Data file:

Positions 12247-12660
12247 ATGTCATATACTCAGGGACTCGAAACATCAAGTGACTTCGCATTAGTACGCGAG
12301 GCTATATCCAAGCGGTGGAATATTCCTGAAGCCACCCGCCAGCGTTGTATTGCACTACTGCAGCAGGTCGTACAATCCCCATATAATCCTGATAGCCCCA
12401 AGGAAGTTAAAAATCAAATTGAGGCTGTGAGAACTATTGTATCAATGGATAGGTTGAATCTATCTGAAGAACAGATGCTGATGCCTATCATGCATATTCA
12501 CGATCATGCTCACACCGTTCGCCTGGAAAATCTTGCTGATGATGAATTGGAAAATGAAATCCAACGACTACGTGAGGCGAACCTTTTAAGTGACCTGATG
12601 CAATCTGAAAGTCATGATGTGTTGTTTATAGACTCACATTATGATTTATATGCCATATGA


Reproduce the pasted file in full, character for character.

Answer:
Positions 12247-12660
12247 ATGTCATATACTCAGGGACTCGAAACATCAAGTGACTTCGCATTAGTACGCGAG
12301 GCTATATCCAAGCGGTGGAATATTCCTGAAGCCACCCGCCAGCGTTGTATTGCACTACTGCAGCAGGTCGTACAATCCCCATATAATCCTGATAGCCCCA
12401 AGGAAGTTAAAAATCAAATTGAGGCTGTGAGAACTATTGTATCAATGGATAGGTTGAATCTATCTGAAGAACAGATGCTGATGCCTATCATGCATATTCA
12501 CGATCATGCTCACACCGTTCGCCTGGAAAATCTTGCTGATGATGAATTGGAAAATGAAATCCAACGACTACGTGAGGCGAACCTTTTAAGTGACCTGATG
12601 CAATCTGAAAGTCATGATGTGTTGTTTATAGACTCACATTATGATTTATATGCCATATGA